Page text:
50

Zizka 09.19.04 at 12:31 am

I have tons more to say, but here are a few things from the eminently realistic and cntrist Max Weber, one of the founders of the doomed Weimar Republic. He had more respect for politics than you would know if you only had read “Science as Vocation”.

Pro forma apologies to all for hijacking the thread, but I have unbfinished business here at CT, and also I’m a Stalinist goon.

“In order to be a useful apparatus, a machine in the American sense–undisturbed either by the vanity of notables or pretensions to independent views–the following of such a leader must obey him blindly. Lincoln’s election was possible only through this character of party organization….

But the very petty-bourgeois hostility of all parties to leaders, the Social Democratic party certainly included, leaves the future formation of parties and all these chances still completely in the dark….
But even herewith the problem is not yet exhausted. No ethics in the world can dodge the fact that in numerous instances the attainment of ‘good’ ends is bound to the fact that one must be willing to pay the price of using morally dubious means or at least dangerous ones –and facing the possibility or even the probability of evil ramifications. From no ethics in the world can it be concluded when and to what extent the ethically good purpose ‘justifies’ the ethically dangerous means and ramifications….One cannot prescribe to anyone whether he should follow an ethic of absolute ends or an ethic of responsibility, or when the one and when the other…..
Now then, ladies and gentlemen, let us debate this matter once more ten years from now. Unfortunately, for a whole series of reasons, I fear that by then the period of reaction will have long since broken over us. It is very probable that little of what many of you, and (I candidly confess) I too, have wished and hoped for will be fulfilled; little-perhaps not exactly nothing, but what to us at least seems little.”

Politics as vocation

http://socialpolicy.ucc.ie/Weber_Politics_as_Vocation.htm

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Zizka 09.19.04 at 12:36 am

Mary Garth: I am not advocating the maximum of dirtiness. However, I think that between now and Nov. 3 we shouldn’t spend a lot of time wondering whether our adversaries’ accusations are true or not, or whether one of our allies has stepped a few inches over the line.

No, I wouldn’t call murdering the kullaks “stepping a few inches over the line”.

52

Henry 09.19.04 at 2:28 am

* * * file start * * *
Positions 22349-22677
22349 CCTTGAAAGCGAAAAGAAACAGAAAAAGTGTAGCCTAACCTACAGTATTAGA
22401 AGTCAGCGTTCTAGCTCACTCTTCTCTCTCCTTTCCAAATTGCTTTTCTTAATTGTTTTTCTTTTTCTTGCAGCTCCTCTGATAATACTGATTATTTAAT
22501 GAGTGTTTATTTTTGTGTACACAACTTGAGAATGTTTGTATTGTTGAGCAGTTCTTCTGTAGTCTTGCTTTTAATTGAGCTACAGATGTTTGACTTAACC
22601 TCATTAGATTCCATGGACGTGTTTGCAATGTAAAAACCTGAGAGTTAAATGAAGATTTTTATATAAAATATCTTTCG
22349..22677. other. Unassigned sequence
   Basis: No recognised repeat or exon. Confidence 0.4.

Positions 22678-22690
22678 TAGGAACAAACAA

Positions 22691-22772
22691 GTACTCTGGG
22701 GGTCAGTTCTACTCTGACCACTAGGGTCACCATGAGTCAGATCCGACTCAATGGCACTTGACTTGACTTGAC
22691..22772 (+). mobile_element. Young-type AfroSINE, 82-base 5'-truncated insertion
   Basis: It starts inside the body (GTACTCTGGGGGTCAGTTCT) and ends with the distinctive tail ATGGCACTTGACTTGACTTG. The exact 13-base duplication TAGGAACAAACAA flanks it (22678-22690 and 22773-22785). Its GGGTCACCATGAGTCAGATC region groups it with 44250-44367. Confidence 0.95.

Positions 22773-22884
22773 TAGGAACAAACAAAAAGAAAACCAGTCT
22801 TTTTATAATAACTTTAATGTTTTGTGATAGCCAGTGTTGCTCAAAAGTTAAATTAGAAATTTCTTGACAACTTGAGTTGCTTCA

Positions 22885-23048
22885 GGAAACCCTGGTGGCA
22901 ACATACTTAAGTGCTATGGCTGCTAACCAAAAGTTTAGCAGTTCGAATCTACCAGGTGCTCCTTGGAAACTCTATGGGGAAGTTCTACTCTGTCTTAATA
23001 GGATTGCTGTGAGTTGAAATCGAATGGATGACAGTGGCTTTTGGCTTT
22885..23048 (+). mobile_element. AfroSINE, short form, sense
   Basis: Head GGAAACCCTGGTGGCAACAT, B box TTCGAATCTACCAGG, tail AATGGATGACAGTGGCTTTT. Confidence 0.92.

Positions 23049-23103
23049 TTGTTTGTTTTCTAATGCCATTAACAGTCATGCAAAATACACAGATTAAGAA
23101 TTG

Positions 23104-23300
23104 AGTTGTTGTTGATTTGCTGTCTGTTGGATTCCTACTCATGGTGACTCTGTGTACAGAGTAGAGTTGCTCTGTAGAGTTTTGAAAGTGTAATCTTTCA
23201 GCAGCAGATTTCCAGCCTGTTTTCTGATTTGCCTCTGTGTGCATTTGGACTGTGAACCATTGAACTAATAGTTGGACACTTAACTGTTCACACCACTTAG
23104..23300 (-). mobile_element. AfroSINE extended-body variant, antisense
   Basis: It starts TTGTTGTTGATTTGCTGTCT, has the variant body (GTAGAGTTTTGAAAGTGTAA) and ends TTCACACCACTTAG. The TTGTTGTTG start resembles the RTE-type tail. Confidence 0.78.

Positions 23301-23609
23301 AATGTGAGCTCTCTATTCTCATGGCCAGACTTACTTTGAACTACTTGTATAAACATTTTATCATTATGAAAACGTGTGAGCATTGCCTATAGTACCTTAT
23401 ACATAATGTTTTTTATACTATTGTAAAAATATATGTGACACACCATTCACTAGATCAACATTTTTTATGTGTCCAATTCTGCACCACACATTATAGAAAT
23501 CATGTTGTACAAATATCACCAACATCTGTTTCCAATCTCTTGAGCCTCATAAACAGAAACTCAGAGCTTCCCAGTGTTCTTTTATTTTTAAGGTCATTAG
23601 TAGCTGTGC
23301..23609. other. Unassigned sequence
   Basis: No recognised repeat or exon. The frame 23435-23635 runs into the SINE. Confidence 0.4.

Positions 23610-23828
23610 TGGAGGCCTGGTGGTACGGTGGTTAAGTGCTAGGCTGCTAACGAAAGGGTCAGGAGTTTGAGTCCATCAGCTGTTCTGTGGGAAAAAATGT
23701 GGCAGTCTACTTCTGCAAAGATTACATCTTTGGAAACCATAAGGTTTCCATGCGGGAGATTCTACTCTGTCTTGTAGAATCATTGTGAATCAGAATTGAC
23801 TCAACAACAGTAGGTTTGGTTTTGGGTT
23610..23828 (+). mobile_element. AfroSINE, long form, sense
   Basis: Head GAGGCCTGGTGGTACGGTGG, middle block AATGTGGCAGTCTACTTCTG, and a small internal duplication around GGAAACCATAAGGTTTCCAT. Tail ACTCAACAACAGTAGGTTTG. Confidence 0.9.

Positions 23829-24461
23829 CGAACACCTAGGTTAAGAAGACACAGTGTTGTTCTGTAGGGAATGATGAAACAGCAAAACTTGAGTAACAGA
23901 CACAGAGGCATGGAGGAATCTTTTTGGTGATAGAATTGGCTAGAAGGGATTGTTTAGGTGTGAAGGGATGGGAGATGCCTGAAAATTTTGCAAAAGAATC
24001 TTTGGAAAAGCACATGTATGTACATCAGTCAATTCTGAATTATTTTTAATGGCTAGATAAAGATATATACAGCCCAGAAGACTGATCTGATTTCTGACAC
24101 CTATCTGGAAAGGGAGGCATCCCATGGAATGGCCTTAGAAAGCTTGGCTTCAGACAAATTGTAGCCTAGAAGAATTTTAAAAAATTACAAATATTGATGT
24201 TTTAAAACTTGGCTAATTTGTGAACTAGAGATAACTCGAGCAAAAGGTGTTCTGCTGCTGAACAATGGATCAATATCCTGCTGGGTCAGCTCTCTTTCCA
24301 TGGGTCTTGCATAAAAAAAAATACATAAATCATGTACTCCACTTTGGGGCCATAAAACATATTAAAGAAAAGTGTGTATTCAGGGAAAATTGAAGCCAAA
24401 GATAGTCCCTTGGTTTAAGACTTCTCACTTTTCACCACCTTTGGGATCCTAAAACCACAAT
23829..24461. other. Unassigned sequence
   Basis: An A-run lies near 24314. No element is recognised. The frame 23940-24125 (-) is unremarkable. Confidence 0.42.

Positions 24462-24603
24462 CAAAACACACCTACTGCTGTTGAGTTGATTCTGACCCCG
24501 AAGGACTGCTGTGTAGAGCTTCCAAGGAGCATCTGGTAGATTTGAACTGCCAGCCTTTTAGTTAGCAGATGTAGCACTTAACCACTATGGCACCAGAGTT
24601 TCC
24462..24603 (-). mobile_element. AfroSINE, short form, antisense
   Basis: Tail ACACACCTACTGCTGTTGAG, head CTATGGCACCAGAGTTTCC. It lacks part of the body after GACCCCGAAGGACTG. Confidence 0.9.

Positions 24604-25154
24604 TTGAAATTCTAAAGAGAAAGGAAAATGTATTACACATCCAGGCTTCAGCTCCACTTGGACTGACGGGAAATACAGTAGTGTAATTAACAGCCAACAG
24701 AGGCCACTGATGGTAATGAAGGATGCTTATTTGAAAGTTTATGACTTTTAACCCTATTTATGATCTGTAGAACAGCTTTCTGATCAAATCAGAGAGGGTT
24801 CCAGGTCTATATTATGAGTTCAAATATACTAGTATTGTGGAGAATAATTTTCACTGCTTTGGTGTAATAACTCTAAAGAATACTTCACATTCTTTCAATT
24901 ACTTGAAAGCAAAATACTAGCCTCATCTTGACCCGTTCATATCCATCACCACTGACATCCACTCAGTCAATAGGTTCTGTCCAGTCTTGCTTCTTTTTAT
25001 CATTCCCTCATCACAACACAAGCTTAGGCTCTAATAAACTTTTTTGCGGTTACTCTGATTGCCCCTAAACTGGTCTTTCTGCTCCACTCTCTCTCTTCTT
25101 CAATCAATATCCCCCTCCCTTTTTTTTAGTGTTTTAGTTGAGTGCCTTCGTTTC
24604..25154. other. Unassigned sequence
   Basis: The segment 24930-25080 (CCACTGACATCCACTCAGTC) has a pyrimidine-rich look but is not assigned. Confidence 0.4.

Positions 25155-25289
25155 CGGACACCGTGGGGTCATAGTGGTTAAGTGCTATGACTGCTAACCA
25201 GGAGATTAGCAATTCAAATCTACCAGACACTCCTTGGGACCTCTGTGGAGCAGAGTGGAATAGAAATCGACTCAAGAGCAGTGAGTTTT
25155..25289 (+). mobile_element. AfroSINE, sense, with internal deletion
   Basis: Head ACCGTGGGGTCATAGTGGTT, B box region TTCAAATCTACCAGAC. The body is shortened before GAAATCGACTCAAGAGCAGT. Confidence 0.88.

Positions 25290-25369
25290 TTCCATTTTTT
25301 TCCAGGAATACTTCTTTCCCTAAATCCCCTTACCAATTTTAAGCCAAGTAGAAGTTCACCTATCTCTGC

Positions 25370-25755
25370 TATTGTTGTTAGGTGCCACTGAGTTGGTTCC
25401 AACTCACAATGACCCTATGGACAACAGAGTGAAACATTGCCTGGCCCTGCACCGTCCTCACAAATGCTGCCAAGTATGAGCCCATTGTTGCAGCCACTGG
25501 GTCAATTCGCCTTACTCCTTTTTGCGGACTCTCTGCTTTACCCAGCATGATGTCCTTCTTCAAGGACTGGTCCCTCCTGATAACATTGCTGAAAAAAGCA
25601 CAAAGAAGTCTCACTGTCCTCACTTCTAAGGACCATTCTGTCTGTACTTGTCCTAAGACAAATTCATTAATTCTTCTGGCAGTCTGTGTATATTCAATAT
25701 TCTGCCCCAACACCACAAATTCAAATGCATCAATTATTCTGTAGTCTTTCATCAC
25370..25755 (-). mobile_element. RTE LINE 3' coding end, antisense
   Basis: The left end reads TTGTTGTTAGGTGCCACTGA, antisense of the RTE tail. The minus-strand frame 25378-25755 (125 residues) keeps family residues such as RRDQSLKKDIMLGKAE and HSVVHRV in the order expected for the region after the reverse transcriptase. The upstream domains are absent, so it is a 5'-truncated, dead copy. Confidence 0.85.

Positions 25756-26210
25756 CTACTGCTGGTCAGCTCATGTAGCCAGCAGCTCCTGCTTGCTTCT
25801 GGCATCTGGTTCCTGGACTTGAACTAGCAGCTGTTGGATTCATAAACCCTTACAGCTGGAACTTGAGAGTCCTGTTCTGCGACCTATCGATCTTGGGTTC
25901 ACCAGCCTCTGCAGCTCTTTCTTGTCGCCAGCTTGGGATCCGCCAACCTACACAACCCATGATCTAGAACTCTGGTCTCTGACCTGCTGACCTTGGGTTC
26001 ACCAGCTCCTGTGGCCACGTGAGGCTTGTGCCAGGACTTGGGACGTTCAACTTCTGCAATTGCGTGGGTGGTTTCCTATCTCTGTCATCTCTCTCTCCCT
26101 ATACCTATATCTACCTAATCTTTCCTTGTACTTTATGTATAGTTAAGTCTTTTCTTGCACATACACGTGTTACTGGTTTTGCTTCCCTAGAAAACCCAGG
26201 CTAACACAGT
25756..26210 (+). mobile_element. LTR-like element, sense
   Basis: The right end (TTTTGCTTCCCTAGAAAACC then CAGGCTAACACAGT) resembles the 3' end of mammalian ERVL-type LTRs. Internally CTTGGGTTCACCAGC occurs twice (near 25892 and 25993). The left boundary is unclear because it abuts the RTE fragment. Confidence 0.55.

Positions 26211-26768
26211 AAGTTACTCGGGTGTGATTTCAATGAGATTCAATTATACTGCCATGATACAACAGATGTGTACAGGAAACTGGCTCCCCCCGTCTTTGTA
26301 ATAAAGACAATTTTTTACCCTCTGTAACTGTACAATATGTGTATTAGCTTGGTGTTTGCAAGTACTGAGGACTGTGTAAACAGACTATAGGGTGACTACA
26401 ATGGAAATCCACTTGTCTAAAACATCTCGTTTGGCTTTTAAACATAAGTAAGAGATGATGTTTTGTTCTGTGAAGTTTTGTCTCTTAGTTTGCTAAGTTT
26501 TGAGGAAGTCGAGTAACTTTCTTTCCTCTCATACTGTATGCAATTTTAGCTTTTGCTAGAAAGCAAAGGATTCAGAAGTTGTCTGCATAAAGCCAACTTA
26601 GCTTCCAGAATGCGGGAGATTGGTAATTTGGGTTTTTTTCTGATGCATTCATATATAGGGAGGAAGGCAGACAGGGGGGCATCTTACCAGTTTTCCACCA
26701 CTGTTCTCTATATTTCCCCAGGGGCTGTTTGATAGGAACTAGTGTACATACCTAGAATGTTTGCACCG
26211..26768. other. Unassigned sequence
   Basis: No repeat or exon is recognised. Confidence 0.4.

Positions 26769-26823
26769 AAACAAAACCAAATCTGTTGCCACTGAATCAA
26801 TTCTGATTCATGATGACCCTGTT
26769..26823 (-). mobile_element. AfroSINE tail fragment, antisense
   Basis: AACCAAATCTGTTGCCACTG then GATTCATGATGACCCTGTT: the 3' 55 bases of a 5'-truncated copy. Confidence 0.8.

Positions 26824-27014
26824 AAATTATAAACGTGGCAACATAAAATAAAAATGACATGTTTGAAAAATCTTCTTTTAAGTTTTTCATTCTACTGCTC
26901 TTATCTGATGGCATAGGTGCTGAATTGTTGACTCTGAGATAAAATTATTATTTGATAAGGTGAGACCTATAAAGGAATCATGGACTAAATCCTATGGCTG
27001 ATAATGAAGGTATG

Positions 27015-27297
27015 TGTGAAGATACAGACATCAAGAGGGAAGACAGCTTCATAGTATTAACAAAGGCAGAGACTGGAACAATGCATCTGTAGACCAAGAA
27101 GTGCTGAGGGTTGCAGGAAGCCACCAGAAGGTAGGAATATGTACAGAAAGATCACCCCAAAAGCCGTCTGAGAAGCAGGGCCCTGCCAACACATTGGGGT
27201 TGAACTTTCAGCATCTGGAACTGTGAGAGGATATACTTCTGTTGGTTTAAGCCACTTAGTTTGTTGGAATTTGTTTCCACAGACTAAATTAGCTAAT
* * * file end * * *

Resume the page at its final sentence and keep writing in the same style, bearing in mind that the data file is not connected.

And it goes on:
Yeah Zizka, ever since the last argument about this a few days ago, I’ve been thinking of doing a post called “blogging as a vocation” – the counter to “politics as a vocation” argument is the argument in “science as a vocation” that some forms of public discourse (academia) _require_ an even-handedness and willingness to come to grips with uncomfortable and awkward facts from the point of view of one’s party position. This is a website run by academics – I think we’ve got a pretty strong justification for blogging in a very different style than Daily Kos. I’ll go further – my personal opinion is that academics who blog without a minimal respect for intellectual honesty, and the possibility that they may sometimes have something to learn from their antagonists are betraying their professional vocation in a quite fundamental way. This doesn’t mean that they should limit themselves to the neutrality that they should show in the classroom – but when they publicly express their opinions on political matters, their arguments should be grounded in a recognizable version of the truth, and should be corrected if and when they prove to be wrong, regardless of the political consequences. Academics answer to different gods than politicians – and they’re jealous enough divinities. Further, _PAAV_ is based on a fundamentally Nietzchian perspective, which sits awkwardly with most of the comments made in this thread and others. Weber is saying, more or less that the true politician recognizes the essential arbitrariness and non-groundedness of his values, but nonetheless defends them to the hilt because this is his vocation – it’s a tragic and agonistic view of politics. What I’m getting from most of the commentators here is that extreme measures are appropriate b/c in the end of the day, we’re right and they’re wrong. That’s rather different, and rather more difficult to defend on the level of abstract theory. Finally, and this is more an aside than anything, Weber was hardly a centrist – he was a highly nationalist liberal – read some of his stuff on the Poles in Silesia for example.